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17 June 2009

Classic Kronos

Melbourne // VIC // 06.06.2009

The Kronos Quartet Image: The Kronos Quartet  

As part of the Melbourne Recital Centre’s second series, the Kronos Quartet presented works mainly from their most recent release Floodplain, and two works by Australian composers J. G. Thirlwell and Jon Rose.

It is not really appropriate to critique the work of this group using the same tools as one would normally apply to a string quartet. Employing strong visual and theatrical elements, a Kronos concert is not so much a recital, as a spectacular multimedia event. As such, it straddles the fence between the classical art music tradition and the worlds of popular and world music, albeit sometimes with uncomfortable results. The intimacy and purity of sound normally associated with the medium is definitely compromised by the use of strong amplification, and it must be said that much of the repertoire presented on this occasion, though novel, did not measure up in terms of substance.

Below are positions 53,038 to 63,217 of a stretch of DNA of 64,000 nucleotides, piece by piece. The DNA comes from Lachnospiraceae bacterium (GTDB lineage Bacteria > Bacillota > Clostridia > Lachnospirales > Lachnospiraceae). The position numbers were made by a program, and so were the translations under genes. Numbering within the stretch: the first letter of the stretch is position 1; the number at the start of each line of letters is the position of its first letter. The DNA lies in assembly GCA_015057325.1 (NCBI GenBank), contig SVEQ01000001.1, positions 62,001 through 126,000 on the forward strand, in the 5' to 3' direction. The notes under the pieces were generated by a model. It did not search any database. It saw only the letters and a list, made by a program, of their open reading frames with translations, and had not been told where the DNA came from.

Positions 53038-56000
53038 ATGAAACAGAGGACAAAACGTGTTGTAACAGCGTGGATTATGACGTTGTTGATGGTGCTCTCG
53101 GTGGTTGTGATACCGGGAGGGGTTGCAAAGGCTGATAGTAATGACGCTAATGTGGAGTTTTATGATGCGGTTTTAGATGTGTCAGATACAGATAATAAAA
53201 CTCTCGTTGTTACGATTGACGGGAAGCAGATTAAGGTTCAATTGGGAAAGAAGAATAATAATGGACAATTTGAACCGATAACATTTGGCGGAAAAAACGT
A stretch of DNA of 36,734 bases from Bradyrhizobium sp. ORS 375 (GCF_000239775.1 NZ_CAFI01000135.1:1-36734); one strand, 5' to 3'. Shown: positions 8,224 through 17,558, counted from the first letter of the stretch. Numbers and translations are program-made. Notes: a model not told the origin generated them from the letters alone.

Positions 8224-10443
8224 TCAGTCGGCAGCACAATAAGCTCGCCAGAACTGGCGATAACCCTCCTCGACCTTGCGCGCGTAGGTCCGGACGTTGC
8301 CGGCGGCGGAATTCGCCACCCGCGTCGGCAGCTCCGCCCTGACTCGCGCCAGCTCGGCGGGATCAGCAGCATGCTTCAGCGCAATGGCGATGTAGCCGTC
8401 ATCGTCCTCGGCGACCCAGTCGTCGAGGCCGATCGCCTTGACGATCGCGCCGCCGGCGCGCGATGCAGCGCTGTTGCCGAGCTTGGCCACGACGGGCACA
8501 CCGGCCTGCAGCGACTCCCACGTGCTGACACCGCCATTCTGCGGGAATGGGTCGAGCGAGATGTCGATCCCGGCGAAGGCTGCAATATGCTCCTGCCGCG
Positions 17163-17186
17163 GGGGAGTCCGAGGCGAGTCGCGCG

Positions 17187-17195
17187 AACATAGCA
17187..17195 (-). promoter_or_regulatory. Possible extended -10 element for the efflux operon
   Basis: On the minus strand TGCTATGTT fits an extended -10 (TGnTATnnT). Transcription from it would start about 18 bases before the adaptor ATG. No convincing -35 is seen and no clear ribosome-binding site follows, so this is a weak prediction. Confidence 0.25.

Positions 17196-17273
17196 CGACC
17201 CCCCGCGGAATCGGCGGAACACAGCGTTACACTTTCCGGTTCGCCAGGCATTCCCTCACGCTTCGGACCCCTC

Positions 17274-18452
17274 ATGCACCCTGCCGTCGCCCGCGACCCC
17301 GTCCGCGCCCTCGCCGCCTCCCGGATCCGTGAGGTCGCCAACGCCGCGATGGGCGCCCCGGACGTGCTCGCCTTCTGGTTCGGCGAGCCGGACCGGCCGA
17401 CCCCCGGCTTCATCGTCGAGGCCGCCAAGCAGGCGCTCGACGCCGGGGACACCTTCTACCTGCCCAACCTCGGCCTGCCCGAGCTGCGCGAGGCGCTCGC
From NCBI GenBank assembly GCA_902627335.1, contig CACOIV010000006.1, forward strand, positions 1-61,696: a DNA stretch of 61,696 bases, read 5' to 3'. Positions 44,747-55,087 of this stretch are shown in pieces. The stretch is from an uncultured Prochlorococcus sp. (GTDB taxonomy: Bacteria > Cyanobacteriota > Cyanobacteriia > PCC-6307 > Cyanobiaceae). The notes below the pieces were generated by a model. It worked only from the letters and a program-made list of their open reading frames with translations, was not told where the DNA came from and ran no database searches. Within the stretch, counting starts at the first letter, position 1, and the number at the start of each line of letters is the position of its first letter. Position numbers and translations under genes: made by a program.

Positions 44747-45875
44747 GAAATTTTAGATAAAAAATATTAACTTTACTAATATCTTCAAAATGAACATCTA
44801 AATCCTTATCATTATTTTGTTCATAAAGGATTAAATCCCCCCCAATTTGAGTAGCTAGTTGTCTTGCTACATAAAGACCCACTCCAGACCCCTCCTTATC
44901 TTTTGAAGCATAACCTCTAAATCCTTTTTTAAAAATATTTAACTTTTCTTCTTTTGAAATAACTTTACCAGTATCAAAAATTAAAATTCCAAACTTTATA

Additionally, the use of amplification brought its own problems. The volume was often too loud, whilst the mix was bass-heavy. Harrington’s first violin in particular was often overshadowed, and the high volume level meant that the fine tuning of balance and layering that is characteristic of the best chamber ensembles was largely absent.

J. G. Thirlwell left Melbourne for New York in the late 1970s, where he has developed a multifaceted career encompassing diverse areas such as experimental rock music, electronica, big band and sound sculpture. A relatively traditional work, Nomatophobis (2005) begins with a bang, and slowly winds down over its three short movements. The music has a real cinematic bent, evoking an atmosphere of Hitchcockian suspense. Driven by frantically minimalistic arpeggios, the melodic material in itself is unremarkable, with the work seeming to tread water between ideas. The concluding elegiac cello solo gave Jeffrey Zeigler the first solo feature of the night.